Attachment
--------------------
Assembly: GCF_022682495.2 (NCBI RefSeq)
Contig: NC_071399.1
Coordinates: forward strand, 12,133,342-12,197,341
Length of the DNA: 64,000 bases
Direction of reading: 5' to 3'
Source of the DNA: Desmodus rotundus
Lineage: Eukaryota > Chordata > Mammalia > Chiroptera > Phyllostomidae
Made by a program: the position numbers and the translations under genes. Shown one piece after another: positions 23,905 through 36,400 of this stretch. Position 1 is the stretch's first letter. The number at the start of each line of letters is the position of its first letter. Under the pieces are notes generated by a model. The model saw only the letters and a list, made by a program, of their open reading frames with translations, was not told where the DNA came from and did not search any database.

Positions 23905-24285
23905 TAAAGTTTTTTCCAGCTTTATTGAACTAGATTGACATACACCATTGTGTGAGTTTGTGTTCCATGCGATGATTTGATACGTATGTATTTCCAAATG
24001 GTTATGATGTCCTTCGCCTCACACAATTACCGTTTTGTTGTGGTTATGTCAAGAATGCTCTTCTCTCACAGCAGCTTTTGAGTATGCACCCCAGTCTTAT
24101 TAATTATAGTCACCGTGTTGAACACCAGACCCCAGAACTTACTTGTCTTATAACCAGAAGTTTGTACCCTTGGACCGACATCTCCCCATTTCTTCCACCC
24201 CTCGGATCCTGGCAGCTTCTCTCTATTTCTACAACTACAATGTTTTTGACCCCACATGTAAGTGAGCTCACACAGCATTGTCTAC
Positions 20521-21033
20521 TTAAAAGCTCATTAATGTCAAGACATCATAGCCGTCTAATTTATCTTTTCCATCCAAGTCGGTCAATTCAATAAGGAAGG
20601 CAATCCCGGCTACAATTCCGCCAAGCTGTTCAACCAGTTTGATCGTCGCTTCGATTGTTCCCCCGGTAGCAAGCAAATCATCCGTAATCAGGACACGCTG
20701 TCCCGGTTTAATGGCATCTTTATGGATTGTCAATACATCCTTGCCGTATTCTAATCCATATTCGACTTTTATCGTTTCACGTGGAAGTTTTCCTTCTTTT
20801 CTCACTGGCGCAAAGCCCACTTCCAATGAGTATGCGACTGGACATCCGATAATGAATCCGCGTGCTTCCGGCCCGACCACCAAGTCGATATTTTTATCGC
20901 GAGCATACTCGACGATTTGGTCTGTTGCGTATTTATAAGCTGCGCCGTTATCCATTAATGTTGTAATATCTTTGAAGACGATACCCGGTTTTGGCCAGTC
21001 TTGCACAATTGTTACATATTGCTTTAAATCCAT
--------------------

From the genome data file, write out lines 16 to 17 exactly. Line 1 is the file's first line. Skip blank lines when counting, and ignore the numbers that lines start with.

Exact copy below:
20601 CAATCCCGGCTACAATTCCGCCAAGCTGTTCAACCAGTTTGATCGTCGCTTCGATTGTTCCCCCGGTAGCAAGCAAATCATCCGTAATCAGGACACGCTG
20701 TCCCGGTTTAATGGCATCTTTATGGATTGTCAATACATCCTTGCCGTATTCTAATCCATATTCGACTTTTATCGTTTCACGTGGAAGTTTTCCTTCTTTT